The prior art to date has not provided a relatively inexpensive and aesthetically pleasing form of removable electrical outlets that can be utilized with modular wall panels.
It is therefore an object of the invention to provide electrical interface apparatus which can be removably mounted on modular wall panel units without alteration or damage to the wall panels.
It is another object of the invention to provide electrical interface apparatus in a modular and aesthetically pleasing configuration.
It is another object of the invention to adapt such electrical interface apparatus for providing typical interface functions necessary to office operation such as providing electrical outlets and carrying telephone cables.
These and other objects and advantages are accomplished according to the invention by provision of a panel which carries electrical interfacing elements such as standard electrical wall sockets. This panel also bears attachment means insertable between the rigid frame and compressible surface material of a modular wall unit to hold the panel in position. According to another aspect of the invention, a hollow molding is provided which contains similar attachment means for mounting to a modular wall unit. This hollow molding is adapted to interlockingly engage with the interface element bearing panel and may carry and conceal electrical cables such as telephone wires.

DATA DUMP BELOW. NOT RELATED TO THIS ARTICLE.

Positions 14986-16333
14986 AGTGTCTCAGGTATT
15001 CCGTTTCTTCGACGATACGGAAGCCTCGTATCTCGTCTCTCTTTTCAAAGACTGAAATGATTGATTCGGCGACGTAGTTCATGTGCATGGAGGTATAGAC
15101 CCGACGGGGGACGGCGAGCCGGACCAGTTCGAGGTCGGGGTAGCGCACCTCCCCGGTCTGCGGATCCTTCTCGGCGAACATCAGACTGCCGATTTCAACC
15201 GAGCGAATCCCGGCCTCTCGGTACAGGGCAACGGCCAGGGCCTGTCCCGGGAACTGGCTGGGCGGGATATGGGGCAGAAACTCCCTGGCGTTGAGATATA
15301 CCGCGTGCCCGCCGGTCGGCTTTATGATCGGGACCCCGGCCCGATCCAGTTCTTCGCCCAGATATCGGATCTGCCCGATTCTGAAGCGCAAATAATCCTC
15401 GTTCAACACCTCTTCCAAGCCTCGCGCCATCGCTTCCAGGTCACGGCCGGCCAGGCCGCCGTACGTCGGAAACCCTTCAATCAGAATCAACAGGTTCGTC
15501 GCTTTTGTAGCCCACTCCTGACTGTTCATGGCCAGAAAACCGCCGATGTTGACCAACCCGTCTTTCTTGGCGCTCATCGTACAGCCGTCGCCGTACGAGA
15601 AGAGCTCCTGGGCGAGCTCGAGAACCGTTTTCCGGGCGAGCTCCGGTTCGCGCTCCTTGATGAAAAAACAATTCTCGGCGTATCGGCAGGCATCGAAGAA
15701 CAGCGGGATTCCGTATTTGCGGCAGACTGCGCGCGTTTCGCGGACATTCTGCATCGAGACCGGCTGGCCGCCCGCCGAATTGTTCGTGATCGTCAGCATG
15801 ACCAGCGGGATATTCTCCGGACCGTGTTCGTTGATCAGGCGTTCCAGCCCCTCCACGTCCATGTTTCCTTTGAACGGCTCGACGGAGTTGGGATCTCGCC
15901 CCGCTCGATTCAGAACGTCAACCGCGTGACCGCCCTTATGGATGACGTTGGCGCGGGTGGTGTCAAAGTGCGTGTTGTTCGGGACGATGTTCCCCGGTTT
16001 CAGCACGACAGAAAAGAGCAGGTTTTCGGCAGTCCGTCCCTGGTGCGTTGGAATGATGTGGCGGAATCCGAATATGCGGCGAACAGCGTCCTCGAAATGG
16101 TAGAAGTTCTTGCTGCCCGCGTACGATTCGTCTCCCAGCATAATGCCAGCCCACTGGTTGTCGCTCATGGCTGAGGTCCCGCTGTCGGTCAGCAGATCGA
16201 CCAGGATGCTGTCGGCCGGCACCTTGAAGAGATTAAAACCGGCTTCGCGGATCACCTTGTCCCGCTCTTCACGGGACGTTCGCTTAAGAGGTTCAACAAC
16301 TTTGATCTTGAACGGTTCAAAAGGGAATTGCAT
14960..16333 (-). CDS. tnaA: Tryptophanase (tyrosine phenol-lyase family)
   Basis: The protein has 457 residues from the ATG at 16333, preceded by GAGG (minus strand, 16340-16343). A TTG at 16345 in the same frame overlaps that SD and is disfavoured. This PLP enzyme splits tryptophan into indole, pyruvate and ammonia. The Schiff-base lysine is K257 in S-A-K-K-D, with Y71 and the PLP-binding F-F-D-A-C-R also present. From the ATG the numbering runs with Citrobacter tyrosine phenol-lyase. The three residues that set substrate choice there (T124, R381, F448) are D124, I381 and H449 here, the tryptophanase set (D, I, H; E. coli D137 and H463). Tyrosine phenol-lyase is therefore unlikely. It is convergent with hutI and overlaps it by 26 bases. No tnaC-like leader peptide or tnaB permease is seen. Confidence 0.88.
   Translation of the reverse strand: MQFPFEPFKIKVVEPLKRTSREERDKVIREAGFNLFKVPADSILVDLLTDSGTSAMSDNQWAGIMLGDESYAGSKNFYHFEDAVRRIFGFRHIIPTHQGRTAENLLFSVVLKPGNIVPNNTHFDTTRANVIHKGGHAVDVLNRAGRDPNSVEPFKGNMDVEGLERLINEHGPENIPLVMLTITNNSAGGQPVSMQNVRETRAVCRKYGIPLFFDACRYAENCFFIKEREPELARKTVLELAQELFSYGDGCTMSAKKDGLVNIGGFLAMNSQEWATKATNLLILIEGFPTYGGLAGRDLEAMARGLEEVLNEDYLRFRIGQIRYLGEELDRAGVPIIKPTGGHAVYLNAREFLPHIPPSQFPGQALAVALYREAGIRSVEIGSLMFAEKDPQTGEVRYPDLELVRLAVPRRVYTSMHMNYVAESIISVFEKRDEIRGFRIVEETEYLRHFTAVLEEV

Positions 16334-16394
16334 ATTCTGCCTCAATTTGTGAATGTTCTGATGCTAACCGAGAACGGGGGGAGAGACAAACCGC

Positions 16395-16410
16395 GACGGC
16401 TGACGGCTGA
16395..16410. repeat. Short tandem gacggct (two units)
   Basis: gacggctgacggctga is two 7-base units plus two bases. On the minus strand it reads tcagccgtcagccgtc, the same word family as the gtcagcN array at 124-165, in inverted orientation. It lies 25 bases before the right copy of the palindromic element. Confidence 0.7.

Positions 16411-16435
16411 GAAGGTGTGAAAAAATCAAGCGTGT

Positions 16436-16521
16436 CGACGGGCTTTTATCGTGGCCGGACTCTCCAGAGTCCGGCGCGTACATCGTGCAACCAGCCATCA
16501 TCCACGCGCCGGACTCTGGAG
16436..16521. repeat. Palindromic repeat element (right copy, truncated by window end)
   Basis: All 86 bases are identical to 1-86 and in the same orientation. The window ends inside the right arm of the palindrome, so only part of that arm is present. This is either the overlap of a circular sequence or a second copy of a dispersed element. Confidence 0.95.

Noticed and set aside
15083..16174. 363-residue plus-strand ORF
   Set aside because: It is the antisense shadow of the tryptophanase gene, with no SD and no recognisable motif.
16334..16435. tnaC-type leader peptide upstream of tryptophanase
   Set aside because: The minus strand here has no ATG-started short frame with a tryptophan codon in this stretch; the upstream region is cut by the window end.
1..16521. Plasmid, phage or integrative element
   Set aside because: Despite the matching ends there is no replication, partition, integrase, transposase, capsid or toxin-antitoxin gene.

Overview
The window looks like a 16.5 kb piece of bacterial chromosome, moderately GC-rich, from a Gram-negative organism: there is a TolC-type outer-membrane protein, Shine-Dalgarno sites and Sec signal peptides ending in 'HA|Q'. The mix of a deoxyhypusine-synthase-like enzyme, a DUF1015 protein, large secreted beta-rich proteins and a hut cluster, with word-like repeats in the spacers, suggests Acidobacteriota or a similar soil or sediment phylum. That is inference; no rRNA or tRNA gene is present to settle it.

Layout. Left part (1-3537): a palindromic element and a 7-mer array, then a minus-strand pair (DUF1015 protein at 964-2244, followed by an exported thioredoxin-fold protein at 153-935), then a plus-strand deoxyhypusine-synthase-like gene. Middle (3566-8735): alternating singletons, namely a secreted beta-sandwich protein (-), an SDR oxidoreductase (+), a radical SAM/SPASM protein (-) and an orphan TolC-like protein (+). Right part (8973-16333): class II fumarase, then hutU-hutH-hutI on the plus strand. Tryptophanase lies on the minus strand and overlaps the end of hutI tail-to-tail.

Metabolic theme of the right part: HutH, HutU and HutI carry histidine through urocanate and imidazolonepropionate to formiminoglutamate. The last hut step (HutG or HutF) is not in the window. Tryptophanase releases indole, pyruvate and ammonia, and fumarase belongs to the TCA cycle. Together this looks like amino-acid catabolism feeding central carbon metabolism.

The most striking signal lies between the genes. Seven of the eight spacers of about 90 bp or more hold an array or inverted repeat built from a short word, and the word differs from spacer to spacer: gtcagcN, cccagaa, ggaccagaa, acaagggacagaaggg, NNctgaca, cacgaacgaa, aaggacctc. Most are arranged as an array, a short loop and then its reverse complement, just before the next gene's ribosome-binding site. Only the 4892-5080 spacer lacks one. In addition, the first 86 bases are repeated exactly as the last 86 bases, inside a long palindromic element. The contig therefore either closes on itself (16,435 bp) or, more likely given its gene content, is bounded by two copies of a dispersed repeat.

The preferred embodiment and best mode presently contemplated for practicing the just summarized invention will now be described in detail in conjuction with the drawings of which:
FIG. 1 is a perspective view illustrating two electrical interface apparatus mounting fixtures of the preferred embodiment of the invention mounted in place on adjacent modular wall panel units.
FIG. 2 is a sectional view taken at 2--2 in FIG. 1 illustrating a cross-section of the electrical apparatus mounting fixture of the preferred embodiment and its cooperation with a wall panel unit.
FIG. 3 is a front view of the socket bearing plate of the preferred embodiment of the invention.
FIG. 4 is a perspective view of a molding member according to the preferred embodiment.
FIG. 5 is an enlarged view of the section of FIG. 2 more particularly illustrating the cooperation of the mounting fixtures and a wall panel unit.